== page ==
Neuromyelitis Optica Spectrum Disorder (NMOSD)

October 8, 2021

Dr. Justin Abbatemarco gives a summary about the diagnosis of NMOSD, acute treatments used, long-term symptoms, and long-term treatment options to prevent relapses.


[00:00:00] GG deFiebre: Thank you for joining this session on NMOSD. We are pleased to be joined by Dr. Justin Abbatemarco who is Staff Physician at Mellon Center at Cleveland Clinic. Dr. Abbatemarco, do you mind joining us?


[00:00:21] Dr. Justin Abbatemarco: Hello and welcome, everyone. So again, my name is Justin Abbatemarco. I’m a staff physician at Cleveland Clinic, and I am super excited to be giving this talk. It’s a really exciting time to be talking about neuromyelitis optica spectrum disorder. We’re in a completely new era with regards to treatment and management, and so we’ll kind of go through that a little bit today together. Just a quick outline on what we’ll be dealing with. We’re going to talk a little bit about the history of the disorder, some symptoms that we commonly see especially in context to the diagnostic criteria, and then we get into the both short-term and long-term treatment options in NMOSD. We’ll end on symptom management. We’ll see how much time we’re at. I know we’re a minute or two behind, but we’ll be okay, and I do just want to make sure that we will kind of defer discussions on MOG or MOG-associated disorders, MOGAD, because it’s a completely different disease, and I think there’s a different session about that.

[00:01:18] No disclosures. I do not have any relationships with pharmaceutical companies, but we have borrowed some of their nice graphics to help kind of get our point across today. So, let’s jump right into it. So, what is neuromyelitis optica spectrum disorder, NMOSD for short? Some other terms you may have heard, Devic’s disease or just neuromyelitis optica. These are all synonymous terms, but this is, NMOSD is the latest term used in the diagnostic criteria, and this is an inflammatory autoimmune process with an antibody mediated kind of disorder that affects the brain and the spinal cord, and so the body is producing these antibodies which is attacking the brain and spinal cord, and so that, at its most fundamental level, is what NMOSD is.

[00:02:08] Just a little bit of history, it’s kind of nice to know how this came about. That seminal paper actually on this disorder came out in the 1800s, and that’s where the name came, Devic’s disease. It was Eugene Devic that kind of first described this disorder, but I can’t overemphasize the importance of this piece. So, in 2004, we discovered the aquaporin-4 autoantibody, and this transformed the whole field. It not only gave us a biomarker for the disease, allows us to differentiate it from multiple sclerosis, but it also helped kind of lead the way for some international treatment trials which we get to discuss at the end. So, this was really a huge discovery.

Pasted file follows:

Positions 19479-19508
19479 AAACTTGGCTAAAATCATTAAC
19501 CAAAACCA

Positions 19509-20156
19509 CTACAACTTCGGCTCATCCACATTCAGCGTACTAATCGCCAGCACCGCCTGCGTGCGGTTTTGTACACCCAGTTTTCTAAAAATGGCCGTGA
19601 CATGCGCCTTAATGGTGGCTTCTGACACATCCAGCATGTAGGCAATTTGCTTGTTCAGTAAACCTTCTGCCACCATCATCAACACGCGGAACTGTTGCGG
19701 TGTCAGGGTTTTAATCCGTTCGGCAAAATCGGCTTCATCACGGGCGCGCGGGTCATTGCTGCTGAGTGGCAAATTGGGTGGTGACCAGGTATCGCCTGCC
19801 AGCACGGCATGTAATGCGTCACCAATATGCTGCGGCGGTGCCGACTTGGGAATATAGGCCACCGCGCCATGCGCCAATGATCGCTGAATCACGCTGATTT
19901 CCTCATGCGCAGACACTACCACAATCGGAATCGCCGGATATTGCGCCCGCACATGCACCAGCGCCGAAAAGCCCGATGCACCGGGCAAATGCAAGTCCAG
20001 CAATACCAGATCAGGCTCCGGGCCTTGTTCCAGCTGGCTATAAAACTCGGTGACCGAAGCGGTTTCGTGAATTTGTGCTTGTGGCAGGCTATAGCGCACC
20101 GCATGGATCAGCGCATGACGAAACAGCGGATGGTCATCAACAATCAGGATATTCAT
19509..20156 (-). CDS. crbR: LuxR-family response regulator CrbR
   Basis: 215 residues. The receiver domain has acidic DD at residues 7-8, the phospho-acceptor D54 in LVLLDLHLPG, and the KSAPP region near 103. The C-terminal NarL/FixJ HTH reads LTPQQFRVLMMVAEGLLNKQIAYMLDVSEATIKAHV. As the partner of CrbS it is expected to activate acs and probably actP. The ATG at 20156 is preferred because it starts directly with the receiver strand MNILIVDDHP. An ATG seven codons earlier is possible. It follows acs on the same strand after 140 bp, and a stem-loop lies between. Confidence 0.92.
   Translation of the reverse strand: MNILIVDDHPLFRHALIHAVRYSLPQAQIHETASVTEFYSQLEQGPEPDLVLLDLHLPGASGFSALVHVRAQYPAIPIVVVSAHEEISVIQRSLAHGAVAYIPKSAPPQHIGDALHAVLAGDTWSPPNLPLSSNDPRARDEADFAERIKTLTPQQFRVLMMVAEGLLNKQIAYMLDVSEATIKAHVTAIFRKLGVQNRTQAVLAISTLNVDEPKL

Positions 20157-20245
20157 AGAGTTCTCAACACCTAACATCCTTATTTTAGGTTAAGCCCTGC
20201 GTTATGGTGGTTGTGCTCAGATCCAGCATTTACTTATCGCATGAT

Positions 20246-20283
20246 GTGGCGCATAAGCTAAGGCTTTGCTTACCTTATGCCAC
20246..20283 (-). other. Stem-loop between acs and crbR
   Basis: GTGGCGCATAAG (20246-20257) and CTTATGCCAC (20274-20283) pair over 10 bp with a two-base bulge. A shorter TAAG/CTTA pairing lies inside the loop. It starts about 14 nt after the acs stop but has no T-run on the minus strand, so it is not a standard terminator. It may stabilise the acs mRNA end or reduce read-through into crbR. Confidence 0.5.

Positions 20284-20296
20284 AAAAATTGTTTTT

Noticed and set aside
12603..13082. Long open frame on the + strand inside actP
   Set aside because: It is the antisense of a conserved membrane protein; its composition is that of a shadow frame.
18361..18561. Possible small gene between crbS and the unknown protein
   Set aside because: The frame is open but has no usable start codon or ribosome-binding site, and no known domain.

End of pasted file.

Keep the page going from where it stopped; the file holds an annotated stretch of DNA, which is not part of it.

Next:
[00:02:51] I think this is where it gets to compared to MS a lot, and we’ll kind of make some comparisons as we go along here. I just wanted to highlight a few differences in the demographics for this disorder, so NMO usually affects females. It’s almost a 10-to-one ratio of females to males affected with the disorder which is very different from MS. MS also has a female predominance, but it’s not as strong. It’s like two-to-one, and MS commonly affects Caucasians whereas NMOSD actually is very common in the Asian continent along with the African Americans, Afro-Caribbean kind of populations. These are areas actually where MS is less common, so a little bit of a different demographic that we kind of see with this disorder, and this is a topic that we’ll cover throughout this talk. The attacks vary, and NMOSD is much more severe when we’re comparing MS, and the relapse recovery is usually incomplete which is very different from MS. Usually, that has complete recovery with time.